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Old 01-19-2000, 06:10 AM
Lee Homan Lee Homan is offline
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Okay, Here is my story on the whole thing. Started working for my dad 7 years ago doing purchasing at his company. Moved from Ohio to AL. for $6.00 hr. with the hopes of eventually making a whole lot more money and a better future. 5 years later and mounds of stress and friction between me and my dad I quit. By that time I was up to $8.50 hr.. Hardly a whole lot more money. The one thing working for my dad allowed was alot of liberties. We didn't punch a timeclock, if we were a little late it was okay, if we didn't have vacation it was extended to us, we could run errands through the day you get the picture. I didn't realize how nice this was until I went back to work for someone else. Everything was done by the book. I realize you have to have structure and order in a company but I guess I became accustomed to the freedoms I enjoyed working for my dad. I already had my lawn equip. so last summer I decided to quit my job and mow full time. It was great but I realized real quick that mowing full time was different than part time. Now I was out all day long in 95-100 degree days where before I was mowing 2-3 lawns in the evening (much cooler)after work. But It was great I had the freedom again and that over rode any of the bad things. By October I was ready for a break and contemplating selling everything. I think this was the same burnout that some of you guys experienced. But I knew for me I had to find a way to make it work, whether it be in lawncare or something else because I didn't want to go to work for someone else. The other dilemma I face is my wife. She would rather me be working 40 hours a week for some company with a guaranteed paycheck on Friday. She needs that security, and I guess I understand where she's coming from to a point. But I also know thats how most of us are trained to think all are lives and it's hard to break that cycle. Sometimes I even feel a little guilty this time of year when it's slow and I'm hanging around the house. <p>The bottom line is... Yes, I get burned out but I think it's better than the alternative. Theres not a job yet that I haven't gotten burned out in, I think you just have to find a way to work through it. Maybe it's making changes in your business that will freshen things up, maybe you need to get into another business I don't know. I get excited reading the articles in this forum. It helps me to know that other people face the same problems and dilemmas that I do. I get good info. and I try to apply it to my situation.<p>I know one thing I just dread the day I have to go to work for someone else.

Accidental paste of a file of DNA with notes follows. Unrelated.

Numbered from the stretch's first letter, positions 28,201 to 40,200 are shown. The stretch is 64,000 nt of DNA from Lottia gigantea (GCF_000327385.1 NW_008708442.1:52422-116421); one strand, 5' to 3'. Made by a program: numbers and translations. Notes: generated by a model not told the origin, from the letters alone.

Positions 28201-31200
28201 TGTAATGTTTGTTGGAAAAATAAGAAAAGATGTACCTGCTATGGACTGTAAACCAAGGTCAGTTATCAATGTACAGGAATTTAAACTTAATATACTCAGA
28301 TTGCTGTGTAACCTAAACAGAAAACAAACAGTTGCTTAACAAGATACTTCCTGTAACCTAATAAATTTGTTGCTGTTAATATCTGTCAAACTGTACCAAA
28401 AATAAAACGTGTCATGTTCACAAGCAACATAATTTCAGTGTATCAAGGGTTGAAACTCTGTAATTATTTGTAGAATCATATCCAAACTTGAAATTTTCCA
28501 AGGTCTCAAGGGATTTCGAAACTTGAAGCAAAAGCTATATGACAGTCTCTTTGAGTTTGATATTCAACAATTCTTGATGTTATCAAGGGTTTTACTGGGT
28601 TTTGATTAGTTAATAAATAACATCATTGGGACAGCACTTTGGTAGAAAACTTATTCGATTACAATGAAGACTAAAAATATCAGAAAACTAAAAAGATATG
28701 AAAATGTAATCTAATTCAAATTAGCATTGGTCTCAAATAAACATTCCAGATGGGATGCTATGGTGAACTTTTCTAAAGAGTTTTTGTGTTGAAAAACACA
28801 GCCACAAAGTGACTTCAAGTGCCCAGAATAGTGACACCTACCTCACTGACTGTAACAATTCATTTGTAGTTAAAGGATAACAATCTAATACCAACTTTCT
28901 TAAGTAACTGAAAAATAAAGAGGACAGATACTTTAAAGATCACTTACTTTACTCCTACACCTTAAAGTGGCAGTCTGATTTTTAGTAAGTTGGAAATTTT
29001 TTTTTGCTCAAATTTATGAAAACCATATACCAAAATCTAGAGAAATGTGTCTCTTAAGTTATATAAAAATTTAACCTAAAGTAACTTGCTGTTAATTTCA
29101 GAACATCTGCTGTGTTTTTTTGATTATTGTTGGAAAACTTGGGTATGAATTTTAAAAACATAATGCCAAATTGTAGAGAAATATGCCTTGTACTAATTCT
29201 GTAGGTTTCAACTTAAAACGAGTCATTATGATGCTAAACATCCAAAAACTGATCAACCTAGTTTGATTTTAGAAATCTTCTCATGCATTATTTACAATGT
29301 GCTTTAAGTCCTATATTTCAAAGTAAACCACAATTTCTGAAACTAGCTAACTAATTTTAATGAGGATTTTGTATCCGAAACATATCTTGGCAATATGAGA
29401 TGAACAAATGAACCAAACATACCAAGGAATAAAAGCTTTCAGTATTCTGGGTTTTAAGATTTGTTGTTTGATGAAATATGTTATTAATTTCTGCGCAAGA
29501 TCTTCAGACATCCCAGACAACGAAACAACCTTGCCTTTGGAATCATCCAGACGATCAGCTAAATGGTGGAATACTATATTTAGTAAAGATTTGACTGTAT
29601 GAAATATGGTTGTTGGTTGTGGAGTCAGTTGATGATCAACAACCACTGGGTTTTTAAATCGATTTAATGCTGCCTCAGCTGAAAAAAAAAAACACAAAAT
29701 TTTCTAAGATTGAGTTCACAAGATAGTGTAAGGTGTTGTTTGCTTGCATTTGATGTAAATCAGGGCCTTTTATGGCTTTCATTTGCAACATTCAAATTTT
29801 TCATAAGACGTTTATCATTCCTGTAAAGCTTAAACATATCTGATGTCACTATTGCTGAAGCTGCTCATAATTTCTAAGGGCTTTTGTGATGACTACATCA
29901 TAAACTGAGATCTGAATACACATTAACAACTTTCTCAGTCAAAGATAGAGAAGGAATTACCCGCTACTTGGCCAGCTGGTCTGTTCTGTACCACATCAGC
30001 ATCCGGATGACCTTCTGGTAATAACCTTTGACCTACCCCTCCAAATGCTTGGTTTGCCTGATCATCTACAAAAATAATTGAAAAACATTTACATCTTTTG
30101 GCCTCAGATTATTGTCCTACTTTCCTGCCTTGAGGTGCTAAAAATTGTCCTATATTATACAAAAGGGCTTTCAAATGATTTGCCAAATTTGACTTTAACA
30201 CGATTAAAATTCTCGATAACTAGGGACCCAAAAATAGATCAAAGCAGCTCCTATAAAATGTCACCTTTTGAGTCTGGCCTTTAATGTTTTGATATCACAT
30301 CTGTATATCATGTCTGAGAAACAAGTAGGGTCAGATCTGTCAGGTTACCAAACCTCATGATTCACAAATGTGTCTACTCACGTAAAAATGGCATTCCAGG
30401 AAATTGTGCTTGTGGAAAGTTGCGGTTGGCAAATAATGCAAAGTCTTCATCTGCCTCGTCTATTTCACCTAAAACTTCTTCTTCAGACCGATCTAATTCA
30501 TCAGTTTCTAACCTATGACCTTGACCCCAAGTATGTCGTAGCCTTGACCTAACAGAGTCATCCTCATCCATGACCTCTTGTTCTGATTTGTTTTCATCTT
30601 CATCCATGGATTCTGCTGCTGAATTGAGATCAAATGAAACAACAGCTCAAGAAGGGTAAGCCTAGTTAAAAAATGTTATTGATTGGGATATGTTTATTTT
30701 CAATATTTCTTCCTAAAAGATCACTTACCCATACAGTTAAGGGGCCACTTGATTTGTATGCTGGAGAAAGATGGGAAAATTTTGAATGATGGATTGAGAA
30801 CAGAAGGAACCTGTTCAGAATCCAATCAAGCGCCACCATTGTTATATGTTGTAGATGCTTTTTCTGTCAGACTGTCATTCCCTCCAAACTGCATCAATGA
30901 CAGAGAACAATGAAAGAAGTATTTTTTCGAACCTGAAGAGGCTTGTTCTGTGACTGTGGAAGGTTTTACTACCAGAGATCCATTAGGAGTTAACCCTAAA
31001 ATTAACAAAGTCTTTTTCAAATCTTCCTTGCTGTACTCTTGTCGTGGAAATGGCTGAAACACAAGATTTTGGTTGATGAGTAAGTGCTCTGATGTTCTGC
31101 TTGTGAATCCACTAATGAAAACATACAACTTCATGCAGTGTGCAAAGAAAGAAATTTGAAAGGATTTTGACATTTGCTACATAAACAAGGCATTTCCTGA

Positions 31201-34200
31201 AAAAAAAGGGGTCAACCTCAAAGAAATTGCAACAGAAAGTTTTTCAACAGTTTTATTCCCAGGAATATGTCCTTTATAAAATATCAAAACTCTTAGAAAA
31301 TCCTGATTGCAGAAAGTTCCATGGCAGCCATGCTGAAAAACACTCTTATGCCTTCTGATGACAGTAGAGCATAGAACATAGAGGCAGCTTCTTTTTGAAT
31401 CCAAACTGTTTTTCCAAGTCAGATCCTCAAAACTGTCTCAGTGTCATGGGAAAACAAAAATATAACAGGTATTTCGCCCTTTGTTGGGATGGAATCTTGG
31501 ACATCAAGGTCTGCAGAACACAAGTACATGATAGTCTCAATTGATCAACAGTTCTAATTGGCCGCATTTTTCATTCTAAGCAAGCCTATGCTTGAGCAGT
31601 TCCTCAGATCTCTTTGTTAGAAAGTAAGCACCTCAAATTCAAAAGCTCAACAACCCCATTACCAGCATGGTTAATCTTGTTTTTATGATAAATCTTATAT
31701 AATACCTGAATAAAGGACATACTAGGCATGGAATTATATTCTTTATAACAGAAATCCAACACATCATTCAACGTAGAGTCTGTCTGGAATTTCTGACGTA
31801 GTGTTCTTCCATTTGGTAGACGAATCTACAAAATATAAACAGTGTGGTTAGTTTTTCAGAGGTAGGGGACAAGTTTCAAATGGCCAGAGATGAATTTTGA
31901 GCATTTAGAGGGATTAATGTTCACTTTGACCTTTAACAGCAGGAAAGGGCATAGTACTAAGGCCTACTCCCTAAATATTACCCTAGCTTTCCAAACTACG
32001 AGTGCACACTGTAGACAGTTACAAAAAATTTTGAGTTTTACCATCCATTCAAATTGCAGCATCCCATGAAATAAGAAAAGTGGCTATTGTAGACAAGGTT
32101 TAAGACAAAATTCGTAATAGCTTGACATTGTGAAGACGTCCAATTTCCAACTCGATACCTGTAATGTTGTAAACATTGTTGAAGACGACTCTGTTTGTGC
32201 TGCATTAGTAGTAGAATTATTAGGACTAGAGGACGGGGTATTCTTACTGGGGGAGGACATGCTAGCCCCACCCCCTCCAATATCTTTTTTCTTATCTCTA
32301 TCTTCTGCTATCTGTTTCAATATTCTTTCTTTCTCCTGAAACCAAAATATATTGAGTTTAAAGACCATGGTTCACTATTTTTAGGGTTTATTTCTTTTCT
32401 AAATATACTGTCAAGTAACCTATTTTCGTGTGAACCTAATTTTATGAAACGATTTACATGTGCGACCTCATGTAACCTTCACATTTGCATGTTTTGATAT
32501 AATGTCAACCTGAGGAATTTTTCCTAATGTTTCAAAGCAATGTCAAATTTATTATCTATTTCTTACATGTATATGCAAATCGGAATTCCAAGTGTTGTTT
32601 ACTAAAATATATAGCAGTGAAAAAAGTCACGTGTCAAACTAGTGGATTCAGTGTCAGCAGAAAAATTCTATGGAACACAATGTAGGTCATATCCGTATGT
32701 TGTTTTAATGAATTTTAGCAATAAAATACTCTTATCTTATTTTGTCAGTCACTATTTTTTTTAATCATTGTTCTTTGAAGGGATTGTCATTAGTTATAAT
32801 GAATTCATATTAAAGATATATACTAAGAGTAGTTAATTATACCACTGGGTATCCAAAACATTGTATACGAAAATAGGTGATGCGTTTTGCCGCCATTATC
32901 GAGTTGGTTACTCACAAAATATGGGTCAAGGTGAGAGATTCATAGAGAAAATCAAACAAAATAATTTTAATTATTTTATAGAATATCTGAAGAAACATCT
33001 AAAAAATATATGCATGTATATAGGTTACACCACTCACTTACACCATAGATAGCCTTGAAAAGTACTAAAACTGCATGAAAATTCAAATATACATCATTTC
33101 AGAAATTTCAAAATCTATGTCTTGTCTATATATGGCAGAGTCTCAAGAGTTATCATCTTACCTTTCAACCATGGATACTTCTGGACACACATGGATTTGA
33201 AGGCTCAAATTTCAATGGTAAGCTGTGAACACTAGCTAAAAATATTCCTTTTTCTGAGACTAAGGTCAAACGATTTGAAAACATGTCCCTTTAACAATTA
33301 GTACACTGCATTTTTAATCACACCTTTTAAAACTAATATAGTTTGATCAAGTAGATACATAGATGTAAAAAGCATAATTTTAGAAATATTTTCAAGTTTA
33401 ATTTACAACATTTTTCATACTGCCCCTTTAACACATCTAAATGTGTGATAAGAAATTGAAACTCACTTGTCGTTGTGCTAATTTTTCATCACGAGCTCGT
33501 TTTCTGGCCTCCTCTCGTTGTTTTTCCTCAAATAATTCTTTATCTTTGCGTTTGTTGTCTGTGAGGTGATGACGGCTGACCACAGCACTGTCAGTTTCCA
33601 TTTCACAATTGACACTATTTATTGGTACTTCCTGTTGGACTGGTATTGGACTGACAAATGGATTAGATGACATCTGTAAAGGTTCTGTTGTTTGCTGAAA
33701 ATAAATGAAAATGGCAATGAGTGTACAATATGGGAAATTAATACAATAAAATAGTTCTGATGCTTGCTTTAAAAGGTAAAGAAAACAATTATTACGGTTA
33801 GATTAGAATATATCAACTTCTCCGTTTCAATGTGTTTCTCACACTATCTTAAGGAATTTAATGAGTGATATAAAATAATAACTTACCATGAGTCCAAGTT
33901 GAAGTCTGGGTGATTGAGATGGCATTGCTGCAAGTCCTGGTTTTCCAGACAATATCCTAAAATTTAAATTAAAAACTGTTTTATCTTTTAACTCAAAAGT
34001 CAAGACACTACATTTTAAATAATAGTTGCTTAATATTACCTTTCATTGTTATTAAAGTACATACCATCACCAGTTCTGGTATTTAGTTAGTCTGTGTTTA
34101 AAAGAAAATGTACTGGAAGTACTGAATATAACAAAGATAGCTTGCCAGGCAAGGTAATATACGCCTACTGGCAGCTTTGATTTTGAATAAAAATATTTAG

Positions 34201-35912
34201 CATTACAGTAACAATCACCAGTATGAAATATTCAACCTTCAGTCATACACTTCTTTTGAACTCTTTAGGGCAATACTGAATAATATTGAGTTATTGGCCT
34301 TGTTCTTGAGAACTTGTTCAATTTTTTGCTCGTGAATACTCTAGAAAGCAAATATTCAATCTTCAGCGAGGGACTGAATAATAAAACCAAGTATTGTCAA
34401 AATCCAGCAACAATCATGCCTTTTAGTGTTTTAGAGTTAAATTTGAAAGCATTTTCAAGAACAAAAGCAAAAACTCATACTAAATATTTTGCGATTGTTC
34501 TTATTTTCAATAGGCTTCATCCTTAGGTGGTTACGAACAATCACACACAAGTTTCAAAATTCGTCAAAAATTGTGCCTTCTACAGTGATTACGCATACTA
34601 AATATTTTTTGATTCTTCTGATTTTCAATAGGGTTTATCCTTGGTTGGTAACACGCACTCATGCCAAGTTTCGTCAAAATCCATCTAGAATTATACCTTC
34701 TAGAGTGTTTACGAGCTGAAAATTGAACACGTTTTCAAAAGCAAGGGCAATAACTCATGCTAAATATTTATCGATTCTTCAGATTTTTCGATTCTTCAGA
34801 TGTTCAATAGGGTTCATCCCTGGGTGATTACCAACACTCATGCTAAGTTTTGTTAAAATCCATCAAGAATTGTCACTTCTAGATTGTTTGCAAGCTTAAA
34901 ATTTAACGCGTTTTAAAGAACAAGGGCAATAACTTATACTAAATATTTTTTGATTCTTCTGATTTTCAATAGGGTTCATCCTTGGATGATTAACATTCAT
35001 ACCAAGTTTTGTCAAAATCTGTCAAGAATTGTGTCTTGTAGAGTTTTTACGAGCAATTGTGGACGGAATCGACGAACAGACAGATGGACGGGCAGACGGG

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  #8  
Old 01-19-2000, 06:46 AM
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I guess I learned through this experience is to waite things out. I never quit the lawn business. Didn't lose many customers. Now during the past 3 years have been enjoying it again and my toys. Guess sort of like a marriage<br>Charles